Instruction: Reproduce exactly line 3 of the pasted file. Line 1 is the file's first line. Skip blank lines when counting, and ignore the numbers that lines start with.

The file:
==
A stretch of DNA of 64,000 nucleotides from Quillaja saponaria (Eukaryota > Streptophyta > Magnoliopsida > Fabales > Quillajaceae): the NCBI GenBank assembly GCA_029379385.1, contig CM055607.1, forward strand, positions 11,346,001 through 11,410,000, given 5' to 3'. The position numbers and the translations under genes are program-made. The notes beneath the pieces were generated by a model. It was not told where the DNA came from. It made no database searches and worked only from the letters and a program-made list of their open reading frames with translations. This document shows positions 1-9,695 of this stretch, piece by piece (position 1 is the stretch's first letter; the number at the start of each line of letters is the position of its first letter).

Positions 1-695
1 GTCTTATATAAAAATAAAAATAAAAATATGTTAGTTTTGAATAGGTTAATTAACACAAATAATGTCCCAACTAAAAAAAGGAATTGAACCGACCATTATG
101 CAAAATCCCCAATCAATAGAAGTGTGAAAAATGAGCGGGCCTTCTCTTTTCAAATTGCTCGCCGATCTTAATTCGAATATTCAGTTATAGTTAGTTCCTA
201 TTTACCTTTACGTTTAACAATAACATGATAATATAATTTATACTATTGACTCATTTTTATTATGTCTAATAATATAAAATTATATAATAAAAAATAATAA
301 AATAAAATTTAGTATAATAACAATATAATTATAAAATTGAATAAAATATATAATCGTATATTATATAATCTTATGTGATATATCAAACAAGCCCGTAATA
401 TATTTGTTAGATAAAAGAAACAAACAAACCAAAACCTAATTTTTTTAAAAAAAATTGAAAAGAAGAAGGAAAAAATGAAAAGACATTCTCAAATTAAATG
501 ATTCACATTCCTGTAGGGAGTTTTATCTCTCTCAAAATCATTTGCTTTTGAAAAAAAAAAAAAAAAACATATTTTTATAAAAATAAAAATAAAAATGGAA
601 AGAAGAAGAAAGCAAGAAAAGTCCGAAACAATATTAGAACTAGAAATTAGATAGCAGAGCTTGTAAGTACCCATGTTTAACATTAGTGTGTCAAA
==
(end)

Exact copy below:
1 GTCTTATATAAAAATAAAAATAAAAATATGTTAGTTTTGAATAGGTTAATTAACACAAATAATGTCCCAACTAAAAAAAGGAATTGAACCGACCATTATG